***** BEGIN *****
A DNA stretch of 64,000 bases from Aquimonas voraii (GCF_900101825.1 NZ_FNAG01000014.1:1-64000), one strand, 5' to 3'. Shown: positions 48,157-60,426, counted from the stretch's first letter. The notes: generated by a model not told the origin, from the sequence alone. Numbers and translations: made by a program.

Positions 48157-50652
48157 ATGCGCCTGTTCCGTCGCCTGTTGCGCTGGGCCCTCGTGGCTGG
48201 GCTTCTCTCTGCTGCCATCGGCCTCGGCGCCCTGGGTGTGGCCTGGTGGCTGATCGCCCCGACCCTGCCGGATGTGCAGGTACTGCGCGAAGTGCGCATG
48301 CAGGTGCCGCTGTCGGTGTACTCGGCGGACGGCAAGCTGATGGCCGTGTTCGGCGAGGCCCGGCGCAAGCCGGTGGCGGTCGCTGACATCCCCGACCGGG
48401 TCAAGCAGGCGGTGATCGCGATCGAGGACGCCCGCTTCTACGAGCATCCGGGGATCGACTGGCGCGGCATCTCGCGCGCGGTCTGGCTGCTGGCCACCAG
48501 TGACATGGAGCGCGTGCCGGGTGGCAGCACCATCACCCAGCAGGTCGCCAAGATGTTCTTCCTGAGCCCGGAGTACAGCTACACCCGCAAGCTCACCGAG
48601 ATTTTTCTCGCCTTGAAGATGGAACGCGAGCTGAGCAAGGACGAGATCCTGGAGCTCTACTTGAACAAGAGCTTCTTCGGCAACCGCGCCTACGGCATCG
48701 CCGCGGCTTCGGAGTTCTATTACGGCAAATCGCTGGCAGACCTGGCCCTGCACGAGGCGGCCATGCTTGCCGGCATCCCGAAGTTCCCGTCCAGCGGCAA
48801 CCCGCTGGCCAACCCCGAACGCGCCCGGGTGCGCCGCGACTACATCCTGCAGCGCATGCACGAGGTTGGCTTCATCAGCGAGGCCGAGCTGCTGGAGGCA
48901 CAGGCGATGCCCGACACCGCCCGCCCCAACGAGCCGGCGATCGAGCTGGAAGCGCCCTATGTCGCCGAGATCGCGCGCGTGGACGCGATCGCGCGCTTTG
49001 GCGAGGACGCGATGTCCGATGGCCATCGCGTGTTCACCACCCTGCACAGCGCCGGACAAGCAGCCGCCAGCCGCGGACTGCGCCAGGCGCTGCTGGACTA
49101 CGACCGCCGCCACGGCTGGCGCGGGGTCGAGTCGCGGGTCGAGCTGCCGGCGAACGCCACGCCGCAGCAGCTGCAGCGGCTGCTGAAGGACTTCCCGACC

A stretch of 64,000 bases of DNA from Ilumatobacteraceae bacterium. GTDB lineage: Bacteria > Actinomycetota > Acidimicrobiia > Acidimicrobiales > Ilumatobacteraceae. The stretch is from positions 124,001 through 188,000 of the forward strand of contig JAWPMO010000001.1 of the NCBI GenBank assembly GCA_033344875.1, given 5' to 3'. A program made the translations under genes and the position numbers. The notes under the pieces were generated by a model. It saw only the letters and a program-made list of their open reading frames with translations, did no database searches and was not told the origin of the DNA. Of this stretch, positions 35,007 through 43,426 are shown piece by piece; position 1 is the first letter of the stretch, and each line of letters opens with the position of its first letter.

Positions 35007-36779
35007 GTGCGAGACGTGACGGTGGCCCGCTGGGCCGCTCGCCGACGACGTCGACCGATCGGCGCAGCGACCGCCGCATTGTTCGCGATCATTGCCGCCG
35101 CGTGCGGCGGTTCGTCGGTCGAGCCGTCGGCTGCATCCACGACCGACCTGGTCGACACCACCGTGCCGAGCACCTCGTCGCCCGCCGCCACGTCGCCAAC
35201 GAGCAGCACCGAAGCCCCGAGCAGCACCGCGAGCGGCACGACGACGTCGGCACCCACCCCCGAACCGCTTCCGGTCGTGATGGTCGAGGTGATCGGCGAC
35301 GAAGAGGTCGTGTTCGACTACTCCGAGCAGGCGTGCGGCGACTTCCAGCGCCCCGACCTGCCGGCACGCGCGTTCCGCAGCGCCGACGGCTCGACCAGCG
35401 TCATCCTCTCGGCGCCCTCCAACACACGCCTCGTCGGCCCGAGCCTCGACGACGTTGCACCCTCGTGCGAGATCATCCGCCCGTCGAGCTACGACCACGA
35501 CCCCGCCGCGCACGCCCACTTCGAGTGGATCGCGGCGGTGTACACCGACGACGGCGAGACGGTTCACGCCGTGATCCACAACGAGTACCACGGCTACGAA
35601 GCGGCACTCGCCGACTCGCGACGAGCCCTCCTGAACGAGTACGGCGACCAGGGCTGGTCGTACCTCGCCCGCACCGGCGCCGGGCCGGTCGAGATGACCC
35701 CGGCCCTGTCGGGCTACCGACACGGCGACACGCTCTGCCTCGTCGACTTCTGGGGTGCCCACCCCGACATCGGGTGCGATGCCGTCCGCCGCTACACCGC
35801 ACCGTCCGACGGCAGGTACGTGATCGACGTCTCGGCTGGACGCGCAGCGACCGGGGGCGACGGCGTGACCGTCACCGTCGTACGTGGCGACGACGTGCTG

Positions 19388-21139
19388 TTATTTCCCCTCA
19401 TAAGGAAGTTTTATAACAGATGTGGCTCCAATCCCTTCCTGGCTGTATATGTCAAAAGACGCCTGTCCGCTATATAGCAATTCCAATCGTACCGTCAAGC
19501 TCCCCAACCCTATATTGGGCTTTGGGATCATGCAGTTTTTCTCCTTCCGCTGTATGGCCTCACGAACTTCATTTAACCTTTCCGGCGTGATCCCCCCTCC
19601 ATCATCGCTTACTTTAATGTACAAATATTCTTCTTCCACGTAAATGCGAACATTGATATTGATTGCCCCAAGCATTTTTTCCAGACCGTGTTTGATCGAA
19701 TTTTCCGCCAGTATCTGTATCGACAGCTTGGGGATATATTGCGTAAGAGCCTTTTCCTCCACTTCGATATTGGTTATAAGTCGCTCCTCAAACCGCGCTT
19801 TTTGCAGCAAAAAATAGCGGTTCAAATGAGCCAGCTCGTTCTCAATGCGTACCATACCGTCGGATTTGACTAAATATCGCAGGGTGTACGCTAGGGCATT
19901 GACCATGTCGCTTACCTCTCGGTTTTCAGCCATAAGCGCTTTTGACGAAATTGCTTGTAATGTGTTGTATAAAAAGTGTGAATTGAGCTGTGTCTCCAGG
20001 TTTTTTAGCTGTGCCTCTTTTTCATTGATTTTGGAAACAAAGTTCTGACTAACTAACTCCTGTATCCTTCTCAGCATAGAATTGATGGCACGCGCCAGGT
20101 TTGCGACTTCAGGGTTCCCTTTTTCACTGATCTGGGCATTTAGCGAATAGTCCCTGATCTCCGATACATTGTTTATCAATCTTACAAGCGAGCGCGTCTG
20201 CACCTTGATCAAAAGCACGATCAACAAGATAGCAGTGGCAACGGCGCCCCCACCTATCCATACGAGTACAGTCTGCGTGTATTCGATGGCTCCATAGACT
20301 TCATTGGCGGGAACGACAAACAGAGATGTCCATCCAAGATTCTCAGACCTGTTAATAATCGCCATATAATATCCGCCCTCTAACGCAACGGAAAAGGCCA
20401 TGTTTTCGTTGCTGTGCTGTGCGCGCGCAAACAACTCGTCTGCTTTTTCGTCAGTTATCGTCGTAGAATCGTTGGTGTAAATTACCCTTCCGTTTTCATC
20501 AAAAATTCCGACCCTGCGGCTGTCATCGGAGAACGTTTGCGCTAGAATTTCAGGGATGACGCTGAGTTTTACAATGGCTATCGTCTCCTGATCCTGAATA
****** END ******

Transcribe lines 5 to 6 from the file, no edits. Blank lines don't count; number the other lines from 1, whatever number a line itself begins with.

48301 CAGGTGCCGCTGTCGGTGTACTCGGCGGACGGCAAGCTGATGGCCGTGTTCGGCGAGGCCCGGCGCAAGCCGGTGGCGGTCGCTGACATCCCCGACCGGG
48401 TCAAGCAGGCGGTGATCGCGATCGAGGACGCCCGCTTCTACGAGCATCCGGGGATCGACTGGCGCGGCATCTCGCGCGCGGTCTGGCTGCTGGCCACCAG